Weeks 1 and 2: Hone your technique. Five days a week, perform 2-3 sets of at least 5, and as many as 20 goblet squats. Use a light dumbbell, or even a heavy book.
Week 3: Do squats three days a week, resting for at least a day between sessions. You'll improve your technique and increase strength and muscle endurance.
- Day 1: Perform a rack walk-up. Grab the lightest dumbbell or kettlebell you can find and do a set of 5 goblet squats. Return the weight to the rack and grab the next heaviest. The exchange should take you no more than 20 seconds. Do another set, then continue moving up the rack until you find a weight that's challenging to lift but still allows perfect technique.
- Day 2: Do the reverse of Day 1: a rack walk-down. Start with your second-heaviest weight from Day 1, and complete a set of 5 reps. Move down the rack, lifting a lighter weight for each set of 5. Aim for a total of 10-12 sets, resting for no more than 20 seconds between sets.
- Day 3: Combine your workouts from Day 1 and Day 2. You'll start by moving up in weight, performing sets of 5 reps. When you reach your heaviest weight, work back down the rack. Rest for two days before your next squat workout.
Week 4: Same as Week 3, but perform 3 reps with each dumbbell, using heavier weights than in your last workout.
Week 5: By now you should feel comfortable performing the goblet squat. So let's focus on building muscle and strength. Again, rest for at least a day between workouts.
- Day 1: Do 2 sets of 20 reps using a weight that challenges you in the last 5 reps. Rest for 2 minutes between sets.
- Day 2: Choose a weight that makes it difficult to complete 10 reps. Do 3 sets of 8 reps, resting 60 seconds between sets.
- Day 3: Perform a rack walk-up. Do 3 reps with each weight and stop when you feel your technique beginning to falter.
Week 6: This week's theme is simple: If you can pick it up, you can squat it.
- Day 1: Do the regular rack walk-down, performing 3 reps per set with a heavy weight. Then do it again, this time starting with a slightly heavier weight. Rest for no more than 20 seconds between sets and for 30 seconds between walk-downs.
- Day 2: Do a couple of light warm-up sets of goblet squats, then do the rack walk-up twice. Do 3 reps per set and rest for up to 30 seconds between sets.
- Day 3: Do a few easy sets to warm up. Then find the heaviest dumbbell you can lift—aim for three digits—and perform the goblet squat.
Why Drumlines Work
First, and this might be the whole key to its efficacy, when using the "follow the leader" approach, we tend to skip counting reps and sets or obsessing over percentages. We simply do what someone else did. I go, you go. No matter how many steps or moves or things we have to do, I watched you do it: so, I do it. Even when you train alone, oddly, the drumline works.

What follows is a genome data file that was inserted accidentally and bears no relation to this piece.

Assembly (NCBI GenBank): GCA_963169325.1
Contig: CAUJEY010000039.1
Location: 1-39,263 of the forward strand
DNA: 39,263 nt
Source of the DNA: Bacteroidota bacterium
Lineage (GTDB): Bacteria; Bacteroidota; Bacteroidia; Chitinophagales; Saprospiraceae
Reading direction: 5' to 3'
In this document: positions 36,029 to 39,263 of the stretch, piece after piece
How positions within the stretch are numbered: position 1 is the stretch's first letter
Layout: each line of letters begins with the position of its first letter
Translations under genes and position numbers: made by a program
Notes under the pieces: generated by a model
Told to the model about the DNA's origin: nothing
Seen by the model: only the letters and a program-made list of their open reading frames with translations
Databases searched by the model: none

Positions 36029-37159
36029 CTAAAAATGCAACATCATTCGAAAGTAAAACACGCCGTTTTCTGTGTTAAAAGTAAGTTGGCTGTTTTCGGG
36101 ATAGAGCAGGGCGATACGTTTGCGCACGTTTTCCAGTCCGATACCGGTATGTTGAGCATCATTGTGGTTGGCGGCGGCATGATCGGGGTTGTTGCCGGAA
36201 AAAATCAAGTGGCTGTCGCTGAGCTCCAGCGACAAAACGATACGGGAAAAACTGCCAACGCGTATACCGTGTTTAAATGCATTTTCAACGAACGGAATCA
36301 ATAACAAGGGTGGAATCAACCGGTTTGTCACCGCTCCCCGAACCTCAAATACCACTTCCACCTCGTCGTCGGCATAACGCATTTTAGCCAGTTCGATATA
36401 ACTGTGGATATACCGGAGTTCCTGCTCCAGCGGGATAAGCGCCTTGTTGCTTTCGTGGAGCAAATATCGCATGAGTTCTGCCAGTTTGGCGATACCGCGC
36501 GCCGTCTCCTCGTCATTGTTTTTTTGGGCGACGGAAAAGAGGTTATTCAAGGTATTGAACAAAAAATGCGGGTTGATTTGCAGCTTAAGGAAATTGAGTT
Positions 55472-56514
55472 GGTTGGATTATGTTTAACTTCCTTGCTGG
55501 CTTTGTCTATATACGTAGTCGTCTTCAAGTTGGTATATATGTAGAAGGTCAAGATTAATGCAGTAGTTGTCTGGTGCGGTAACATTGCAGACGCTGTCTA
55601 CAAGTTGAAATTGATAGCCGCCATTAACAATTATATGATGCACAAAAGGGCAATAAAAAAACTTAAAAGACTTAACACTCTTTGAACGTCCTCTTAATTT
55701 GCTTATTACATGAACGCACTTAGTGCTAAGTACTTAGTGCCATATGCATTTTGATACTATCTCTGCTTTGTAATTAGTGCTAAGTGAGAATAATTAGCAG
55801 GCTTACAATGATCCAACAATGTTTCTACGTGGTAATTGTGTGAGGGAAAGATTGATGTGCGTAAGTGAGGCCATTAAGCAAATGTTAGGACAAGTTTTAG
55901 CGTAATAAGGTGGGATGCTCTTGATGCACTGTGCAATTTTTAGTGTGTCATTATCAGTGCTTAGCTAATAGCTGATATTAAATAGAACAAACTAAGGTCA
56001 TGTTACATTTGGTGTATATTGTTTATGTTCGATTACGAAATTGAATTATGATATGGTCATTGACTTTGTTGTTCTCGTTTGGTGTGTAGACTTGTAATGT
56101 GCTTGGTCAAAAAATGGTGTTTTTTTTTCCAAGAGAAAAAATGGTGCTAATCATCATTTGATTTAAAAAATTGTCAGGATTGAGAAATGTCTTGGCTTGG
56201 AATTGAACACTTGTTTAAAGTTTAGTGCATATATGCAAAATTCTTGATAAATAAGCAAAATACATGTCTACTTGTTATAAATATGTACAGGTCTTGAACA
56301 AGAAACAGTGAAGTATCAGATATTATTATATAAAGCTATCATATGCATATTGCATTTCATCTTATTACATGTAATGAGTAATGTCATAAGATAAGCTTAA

Second, you will find that these workouts have "built in" volume, intensity, waving the load, density, and all the other factors that make up appropriate programing. As you will learn, stepping over to the next bell is, yes, the rest period, but it also gives you a chance to reassess the load, reassess the need for intensity and reassess the fact that "Hell, I made it his far, I might as well keep going." I swear that my mind sees the weights as simply dominoes that I am knocking over one after another.
When people show up unexpectedly to train, we often turn the "workout" into a drumline. Of course, we will do the mobility work, the glute drills, the practice and teaching of movements and the other stuff, but the meat of the program will be the drumline. And using the "if the bell is too heavy, skip it or deadlift it" rule means the workout can easily be scaled to different strength levels and ages.
Drumlines are a great change of pace. Drumlines can be used as a very quick training session. Drumlines can reinforce technical training, while also doing what's needed to get you stronger. If those aren't enough to make it worth keeping in the rotation, then I don't know what is.
Is the swing your thing? Do you understand the joy that comes with a kettlebell overhead? Then FYR: Hannah Eden's 30-Day Fitness Plan is for you. In five workouts a week, you'll sweat, swear, and learn plenty of new tricks to do with your old bells.